CASA advocates for students during pandemic

Photo Credit: Wes Hicks on Unsplash

Photo Credit: Wes Hicks on Unsplash

As the COVID-19 pandemic takes a dramatic toll on Canadians, the Canadian Alliance of Student Associations (CASA) advocates for post-secondary students. CASA ensures that the federal government safeguards the financial needs and well-being of post-secondary students during this unprecedented time.

“The biggest priority for us through this entire pandemic, through this entire crisis, has been first of all making sure that students had the money and income to pay for their rent and their groceries. Especially for the summer, it was becoming more and more evident that the economic impact was going to be quite severe as provinces started to go into lockdown. We realized the likelihood of students finding the jobs they would normally rely on during the summer was not going to be near what it had been in past years,” said the Chair of CASA, Adam Brown.

CASA was immediately concerned about the increasing financial stress post-secondary students experienced as summer jobs dwindled.  

“We started to strategize around what sort of supports we would need from the federal government, recognizing that different provinces were starting to do different things [to combat the COVID-19 pandemic]. First, we advocated to the federal government for the pause on student loan repayments, which they did [extend it to] six months which was more than what we had expected,” said Brown. 

In addition to extending student loan payments, CASA recommended that the federal government provide grants and summer job opportunities for students. CASA advocated for a variety of financial relief programs, such as the Canadain Emergency Student Benefit (CESB). 

“The Prime Minister made the announcement about the Canada Summer Jobs Program and then after we made the pushes on topics such as having a student-specific stream of CERB or something like that. [CASA] pushed for upfront grants and having a focus on international students,” said Brown.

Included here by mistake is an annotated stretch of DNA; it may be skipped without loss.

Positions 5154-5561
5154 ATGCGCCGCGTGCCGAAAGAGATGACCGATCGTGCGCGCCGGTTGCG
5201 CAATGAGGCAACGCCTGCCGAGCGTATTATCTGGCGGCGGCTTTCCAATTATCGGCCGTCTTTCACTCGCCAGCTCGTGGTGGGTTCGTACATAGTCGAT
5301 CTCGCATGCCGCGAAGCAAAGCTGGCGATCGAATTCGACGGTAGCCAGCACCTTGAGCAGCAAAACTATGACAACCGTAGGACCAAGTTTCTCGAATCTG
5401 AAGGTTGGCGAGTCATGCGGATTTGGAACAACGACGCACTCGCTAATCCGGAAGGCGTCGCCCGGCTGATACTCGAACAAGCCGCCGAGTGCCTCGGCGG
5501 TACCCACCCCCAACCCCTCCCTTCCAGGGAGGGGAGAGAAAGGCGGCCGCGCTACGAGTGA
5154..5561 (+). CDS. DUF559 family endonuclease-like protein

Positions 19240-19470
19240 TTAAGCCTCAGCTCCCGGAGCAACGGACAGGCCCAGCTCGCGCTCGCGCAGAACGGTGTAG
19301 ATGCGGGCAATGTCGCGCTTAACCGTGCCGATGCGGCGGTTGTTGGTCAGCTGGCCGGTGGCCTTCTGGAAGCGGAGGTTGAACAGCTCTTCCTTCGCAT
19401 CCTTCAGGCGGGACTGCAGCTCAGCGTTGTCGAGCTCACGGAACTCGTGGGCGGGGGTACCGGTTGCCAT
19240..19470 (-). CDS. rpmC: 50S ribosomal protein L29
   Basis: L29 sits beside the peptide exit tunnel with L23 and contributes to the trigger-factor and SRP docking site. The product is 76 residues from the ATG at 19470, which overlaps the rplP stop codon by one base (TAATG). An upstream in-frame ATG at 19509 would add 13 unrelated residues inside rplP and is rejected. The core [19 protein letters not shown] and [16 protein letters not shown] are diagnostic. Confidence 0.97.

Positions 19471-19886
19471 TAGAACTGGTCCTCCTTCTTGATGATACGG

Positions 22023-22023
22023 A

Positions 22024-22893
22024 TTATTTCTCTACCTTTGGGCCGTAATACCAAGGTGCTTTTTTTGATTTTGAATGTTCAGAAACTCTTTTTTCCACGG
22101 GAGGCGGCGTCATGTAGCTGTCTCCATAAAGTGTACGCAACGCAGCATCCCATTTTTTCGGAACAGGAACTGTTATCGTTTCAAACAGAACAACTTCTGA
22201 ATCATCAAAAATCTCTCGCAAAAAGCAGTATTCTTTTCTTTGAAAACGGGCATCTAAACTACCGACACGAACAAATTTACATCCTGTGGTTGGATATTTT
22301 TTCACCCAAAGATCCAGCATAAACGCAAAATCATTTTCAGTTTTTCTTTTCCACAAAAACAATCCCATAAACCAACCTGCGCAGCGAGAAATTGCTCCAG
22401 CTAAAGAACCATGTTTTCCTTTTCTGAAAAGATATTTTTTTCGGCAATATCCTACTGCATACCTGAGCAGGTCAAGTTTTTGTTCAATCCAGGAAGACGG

The financial aid CASA has advocated for is more impactful than just helping students pay for their expenses. CASA hopes by advocating for federal financial support post-secondary students will be alleviated from some of the stress associated with financial hardships. 

“When we think of mental health in the context of COVID-19, you have the isolation that comes from everyone having to do more social distancing. But you also have the financial pressures that can create a lot of stress and have an impact on students. It is important that as provinces reopen the economies and those sorts of things we find ways to reduce financial pressures that could lead to greater health [risks],” said Brown. 

As the upcoming fall term poses a lot of uncertainty, CASA will continue to advocate for federal safety nets and support to ensure post-secondary students can continue their studies.

“For us the important thing is to make sure that students have the financial support to continue the studies in the fall, be it in terms of student financial aid which a lot of these grant increases have done. But also in terms of mental health supports and how the federal government can be helping students who are maybe still facing isolation, especially if they are taking online courses and are not around their friends and colleagues. The other thing is international students, making sure they can get into Canada, especially if they are attending post-secondaries that are more likely to be doing things in person than online,” said Brown.

Brown asks that post-secondary students voice their concerns towards the federal government’s aid so that CASA can continue to effectively advocate for them. 

“Everything is happening very quickly right now and sometimes things can slip through the cracks. It is our job to make sure that we are working with the federal government to point out where some of those cracks might be, where students could be falling through and sort of plugging the holes,” said Brown. “The more stories we can collect, the more context we can get from students on the ground the better it informs our advocacy.”

CASA can be contacted at Its website can be found at


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